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The Independent Critic

Writer/Director
Cody Campanale
Starring
Larsen Black, Michela Cannon, Lucas Carravetta, Bryde MacLean
Running Time
12 Mins.

 "Roofies and Romance" Review 
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The first film from writer/director Cody Campanale, Roofies & Romance is a psychological portrait of a sociopathic date rapist as he prowls for a new victim on a lonely night. When he sets his sights upon one unfortunate young woman, he quickly discovers that he's not the only one on the prowl on this particular night.

In a mere 12 minutes, newcomer Campanale nicely sets up the textbook date rape scenario with scenes that play out like an uncomfortable cliche' that is unfortunately all too true much of the time. The film is shot by Alexander Carson in dark, ominous tones with shots of a subtle reddish tone that quietly bring home the peril that lies underneath the seemingly everyday scenes inside an urban bar.

What's most disturbing about Roofies & Romance is its normalcy, a tone that works in driving home the filmmaker's acknowledged vision of bringing to life some of the hidden and/or overlooked personality types present in a date/serial rapist.

Caroline Pandeli's production design succeeds in giving the film's setting, a real life frat house basement, into a dive bar where every corner has an eerie quality about it. The music of Gutterfire blends in nicely with the film.

While the film's sense of normalcy, even given a rather startling opening scene, works nicely Campanale's dialogue occasionally feels a bit lacking in authenticity perhaps, it would seem, evidence of simply trying too hard to accomplish so much in the film's 12-minute run time.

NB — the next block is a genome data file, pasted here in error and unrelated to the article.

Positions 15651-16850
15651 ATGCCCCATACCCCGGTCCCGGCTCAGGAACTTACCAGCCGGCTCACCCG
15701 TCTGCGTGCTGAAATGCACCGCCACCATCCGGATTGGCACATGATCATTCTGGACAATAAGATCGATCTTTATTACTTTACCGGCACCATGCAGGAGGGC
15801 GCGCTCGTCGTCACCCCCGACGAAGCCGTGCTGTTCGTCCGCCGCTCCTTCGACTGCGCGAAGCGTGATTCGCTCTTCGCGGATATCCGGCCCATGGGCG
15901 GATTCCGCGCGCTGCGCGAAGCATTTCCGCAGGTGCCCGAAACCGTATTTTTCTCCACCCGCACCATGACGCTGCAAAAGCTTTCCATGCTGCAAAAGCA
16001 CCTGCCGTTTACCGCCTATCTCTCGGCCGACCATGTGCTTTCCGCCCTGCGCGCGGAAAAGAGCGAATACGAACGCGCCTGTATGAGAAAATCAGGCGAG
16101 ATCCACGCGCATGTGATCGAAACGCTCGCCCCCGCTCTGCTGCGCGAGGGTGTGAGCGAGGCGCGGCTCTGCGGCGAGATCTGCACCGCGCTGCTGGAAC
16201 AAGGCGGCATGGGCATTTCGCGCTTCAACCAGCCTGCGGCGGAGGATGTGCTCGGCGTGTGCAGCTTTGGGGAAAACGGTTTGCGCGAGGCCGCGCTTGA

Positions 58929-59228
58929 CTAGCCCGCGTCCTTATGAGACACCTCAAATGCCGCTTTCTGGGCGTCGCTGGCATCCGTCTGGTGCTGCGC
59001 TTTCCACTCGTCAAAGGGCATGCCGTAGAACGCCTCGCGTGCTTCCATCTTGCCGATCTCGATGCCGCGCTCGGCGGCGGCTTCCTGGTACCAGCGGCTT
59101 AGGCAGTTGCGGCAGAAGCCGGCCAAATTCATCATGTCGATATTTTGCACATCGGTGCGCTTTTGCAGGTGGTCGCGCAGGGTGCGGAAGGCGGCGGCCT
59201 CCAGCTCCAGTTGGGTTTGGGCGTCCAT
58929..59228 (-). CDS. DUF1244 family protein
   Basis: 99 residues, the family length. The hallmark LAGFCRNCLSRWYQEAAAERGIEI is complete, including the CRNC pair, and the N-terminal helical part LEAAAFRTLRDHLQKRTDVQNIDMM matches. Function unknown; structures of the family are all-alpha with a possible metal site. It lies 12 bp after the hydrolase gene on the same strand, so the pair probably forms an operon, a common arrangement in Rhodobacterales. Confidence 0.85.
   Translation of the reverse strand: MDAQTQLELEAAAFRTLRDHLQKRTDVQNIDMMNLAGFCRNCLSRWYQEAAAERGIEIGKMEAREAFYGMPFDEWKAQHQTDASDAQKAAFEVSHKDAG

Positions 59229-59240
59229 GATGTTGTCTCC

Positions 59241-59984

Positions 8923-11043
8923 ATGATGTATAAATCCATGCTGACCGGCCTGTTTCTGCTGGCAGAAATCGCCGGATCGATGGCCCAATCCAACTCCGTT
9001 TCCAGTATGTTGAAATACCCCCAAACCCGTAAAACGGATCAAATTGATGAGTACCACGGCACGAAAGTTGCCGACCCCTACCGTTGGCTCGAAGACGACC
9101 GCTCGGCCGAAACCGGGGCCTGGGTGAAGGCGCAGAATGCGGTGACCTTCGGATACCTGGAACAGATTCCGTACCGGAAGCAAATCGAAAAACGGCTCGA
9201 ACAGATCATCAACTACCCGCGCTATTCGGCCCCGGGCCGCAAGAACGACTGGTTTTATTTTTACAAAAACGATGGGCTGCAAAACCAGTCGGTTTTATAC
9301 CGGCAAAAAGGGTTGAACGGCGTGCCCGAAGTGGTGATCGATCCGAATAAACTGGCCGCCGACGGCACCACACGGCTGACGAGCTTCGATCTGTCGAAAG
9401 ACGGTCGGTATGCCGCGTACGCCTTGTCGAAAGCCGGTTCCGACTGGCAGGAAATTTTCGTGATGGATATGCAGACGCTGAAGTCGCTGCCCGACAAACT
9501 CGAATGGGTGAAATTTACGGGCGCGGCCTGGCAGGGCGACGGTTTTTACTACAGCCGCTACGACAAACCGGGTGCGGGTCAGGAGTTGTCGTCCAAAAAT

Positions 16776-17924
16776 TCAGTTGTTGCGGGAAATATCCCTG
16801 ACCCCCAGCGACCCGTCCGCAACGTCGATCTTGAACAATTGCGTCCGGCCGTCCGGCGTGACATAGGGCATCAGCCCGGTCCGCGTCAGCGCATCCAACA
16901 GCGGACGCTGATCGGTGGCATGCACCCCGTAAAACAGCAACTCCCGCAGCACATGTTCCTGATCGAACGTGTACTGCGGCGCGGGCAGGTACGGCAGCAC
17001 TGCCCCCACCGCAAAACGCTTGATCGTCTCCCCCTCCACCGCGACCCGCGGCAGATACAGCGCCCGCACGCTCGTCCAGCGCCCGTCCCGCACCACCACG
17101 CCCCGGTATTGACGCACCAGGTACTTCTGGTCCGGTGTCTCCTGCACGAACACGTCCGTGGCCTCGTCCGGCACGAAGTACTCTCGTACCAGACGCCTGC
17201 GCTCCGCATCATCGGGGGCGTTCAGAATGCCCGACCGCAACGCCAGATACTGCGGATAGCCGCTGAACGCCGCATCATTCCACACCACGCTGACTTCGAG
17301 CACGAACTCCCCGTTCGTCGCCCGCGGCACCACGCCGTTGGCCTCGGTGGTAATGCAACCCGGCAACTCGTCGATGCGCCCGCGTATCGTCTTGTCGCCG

Modest dialogue issues aside, the film's ensemble cast is stellar throughout and Roofies & Romance is a solid first effort from Cody Campanale.

    The 50/50 x 2020 Pledge

    The Independent Critic is proud to support Indy-based Heartland Film by committing to the 50/50 x 2020 Pledge - By the end of the year 2020, The Independent Critic will achieve gender parity in its reviews of both shorts and feature films. Furthermore, The Independent Critic also pledges support for the Ruderman Family Foundation's call for authentic representation of people with disabilities in film and actively commits to leverage its journalistic influence to effect genuine change in the film industry by calling for and actively promoting authentic and inclusive casting and hiring of people with disabilities.

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